Abstract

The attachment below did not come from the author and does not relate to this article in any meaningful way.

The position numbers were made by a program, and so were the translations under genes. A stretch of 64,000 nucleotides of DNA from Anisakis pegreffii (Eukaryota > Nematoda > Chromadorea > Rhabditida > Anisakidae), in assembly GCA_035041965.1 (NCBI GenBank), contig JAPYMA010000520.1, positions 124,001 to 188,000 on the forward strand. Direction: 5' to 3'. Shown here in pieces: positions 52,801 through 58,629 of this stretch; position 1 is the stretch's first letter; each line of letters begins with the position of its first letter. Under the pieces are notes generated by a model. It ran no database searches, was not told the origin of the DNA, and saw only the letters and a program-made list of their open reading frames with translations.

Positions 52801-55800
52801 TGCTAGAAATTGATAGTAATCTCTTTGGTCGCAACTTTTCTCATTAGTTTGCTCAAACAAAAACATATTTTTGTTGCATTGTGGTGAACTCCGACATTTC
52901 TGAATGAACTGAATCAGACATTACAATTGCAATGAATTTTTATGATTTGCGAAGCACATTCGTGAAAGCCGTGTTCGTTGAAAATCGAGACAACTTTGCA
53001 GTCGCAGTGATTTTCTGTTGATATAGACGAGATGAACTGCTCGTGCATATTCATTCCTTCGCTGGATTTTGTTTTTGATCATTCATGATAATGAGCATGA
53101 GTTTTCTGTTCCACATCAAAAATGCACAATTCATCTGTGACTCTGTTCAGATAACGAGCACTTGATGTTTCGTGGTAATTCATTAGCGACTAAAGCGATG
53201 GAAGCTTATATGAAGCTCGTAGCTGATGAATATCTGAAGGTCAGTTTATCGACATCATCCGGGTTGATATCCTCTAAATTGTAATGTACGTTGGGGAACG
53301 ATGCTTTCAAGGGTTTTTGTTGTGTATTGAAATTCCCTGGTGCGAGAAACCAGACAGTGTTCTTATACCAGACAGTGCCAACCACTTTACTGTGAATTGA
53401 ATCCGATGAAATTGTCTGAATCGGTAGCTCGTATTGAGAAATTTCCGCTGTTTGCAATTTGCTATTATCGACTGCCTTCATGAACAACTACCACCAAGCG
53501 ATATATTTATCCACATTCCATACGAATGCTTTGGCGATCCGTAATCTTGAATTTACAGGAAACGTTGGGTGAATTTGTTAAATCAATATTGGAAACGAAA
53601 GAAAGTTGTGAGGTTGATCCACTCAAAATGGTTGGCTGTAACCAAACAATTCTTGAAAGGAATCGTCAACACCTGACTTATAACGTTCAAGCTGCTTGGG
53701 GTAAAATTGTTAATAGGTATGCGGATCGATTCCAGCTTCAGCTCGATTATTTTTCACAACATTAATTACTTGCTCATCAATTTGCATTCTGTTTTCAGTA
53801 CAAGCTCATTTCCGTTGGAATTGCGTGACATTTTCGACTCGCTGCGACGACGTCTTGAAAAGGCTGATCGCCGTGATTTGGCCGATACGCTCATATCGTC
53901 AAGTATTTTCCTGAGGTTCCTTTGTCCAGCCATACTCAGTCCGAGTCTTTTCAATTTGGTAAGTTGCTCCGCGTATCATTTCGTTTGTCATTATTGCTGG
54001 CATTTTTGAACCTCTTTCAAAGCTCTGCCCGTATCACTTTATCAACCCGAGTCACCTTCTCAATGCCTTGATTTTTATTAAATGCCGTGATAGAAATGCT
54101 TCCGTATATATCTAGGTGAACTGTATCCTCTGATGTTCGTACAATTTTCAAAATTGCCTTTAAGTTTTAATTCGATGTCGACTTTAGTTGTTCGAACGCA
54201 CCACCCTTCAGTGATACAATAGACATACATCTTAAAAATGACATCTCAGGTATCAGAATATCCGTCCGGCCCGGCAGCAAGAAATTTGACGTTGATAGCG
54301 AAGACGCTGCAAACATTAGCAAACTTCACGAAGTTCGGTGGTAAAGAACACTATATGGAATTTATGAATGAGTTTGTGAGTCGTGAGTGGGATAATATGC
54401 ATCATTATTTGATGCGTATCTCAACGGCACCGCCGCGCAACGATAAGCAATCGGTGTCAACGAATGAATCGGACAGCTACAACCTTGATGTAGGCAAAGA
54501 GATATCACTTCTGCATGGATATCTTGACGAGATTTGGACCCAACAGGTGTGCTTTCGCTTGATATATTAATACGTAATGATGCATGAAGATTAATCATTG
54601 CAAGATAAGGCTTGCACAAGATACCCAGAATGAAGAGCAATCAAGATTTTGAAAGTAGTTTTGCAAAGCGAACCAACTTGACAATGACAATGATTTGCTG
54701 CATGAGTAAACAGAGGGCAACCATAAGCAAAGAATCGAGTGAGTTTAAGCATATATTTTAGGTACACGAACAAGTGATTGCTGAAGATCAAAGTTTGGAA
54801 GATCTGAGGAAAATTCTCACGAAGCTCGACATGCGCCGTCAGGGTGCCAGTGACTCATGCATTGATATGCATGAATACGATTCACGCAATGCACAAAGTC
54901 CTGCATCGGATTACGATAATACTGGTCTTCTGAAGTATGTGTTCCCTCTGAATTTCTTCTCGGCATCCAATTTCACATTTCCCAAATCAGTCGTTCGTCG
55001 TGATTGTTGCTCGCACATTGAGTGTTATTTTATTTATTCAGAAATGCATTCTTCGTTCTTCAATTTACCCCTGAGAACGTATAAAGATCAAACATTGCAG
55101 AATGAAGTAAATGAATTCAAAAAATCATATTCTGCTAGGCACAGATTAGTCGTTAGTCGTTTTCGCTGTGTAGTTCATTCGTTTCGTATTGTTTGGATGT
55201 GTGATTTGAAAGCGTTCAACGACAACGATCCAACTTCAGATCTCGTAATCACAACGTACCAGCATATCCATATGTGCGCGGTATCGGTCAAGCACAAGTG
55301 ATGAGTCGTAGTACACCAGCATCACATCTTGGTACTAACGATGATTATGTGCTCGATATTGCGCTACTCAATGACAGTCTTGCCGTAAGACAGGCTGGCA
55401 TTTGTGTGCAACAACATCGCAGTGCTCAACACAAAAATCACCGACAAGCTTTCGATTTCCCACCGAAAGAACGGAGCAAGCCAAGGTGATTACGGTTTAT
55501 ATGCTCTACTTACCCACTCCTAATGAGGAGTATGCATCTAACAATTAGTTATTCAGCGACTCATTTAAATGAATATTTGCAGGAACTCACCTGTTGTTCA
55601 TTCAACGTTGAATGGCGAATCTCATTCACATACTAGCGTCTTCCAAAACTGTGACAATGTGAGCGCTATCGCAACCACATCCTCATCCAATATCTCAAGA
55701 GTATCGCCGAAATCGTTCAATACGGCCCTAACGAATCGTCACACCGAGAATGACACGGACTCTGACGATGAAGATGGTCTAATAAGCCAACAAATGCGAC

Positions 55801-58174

Crinoid grains from Mississippian skeletal packstones and grainstones from the Lake Valley and Kelley Formations, New Mexico, have retained most of their original Mg, which now resides in 1 to 10 mu m microdolomite inclusions. The mean microdolomite content of these crinoids is about 9.3%+ or -1.1% (95% confidence limit) by volumes, as determined by petrography. The microdolomite contents are lowest in the northern part of the study area (about 6%), and highest (about 11%), to the south. Original Mg contents of Mississippian crinoids were comparable to those of modern crinoids and that the relatively low mean Mg content of Mississippian crinoids is due to diagenetic loss of Mg. Mg loss from Mississippian crinoids is supported by the decrease in microdolomite content toward rims of grains, and by the fact that intragranular variation is lower than intergranular variations of microdolomite content. On average, Mississippian crinoids have retained about 75% of their Mg. The southward increase in Mg content of Mississippian crinoids we interpret to reflect a greater diagenetic Mg loss in the north than in the south. This interpretation is supported by the southward decrease in intensity of chemical compaction and by the covariance of Mg and delta 18 O contents of crinoids. Our diagenetic model, based on these data and on previous work, invokes regional, fresh, phreatic groundwater systems that formed in response to late Misssissippian-early Pennsylvanian emergence of the shelf. The groundwaters were recharged in the north and flowed, generally, southward. Northern areas contained diagenetically more aggressive ground-waters which leached more Mg from crinoid grains than did groundwaters farther south.--Modified journal abstract.

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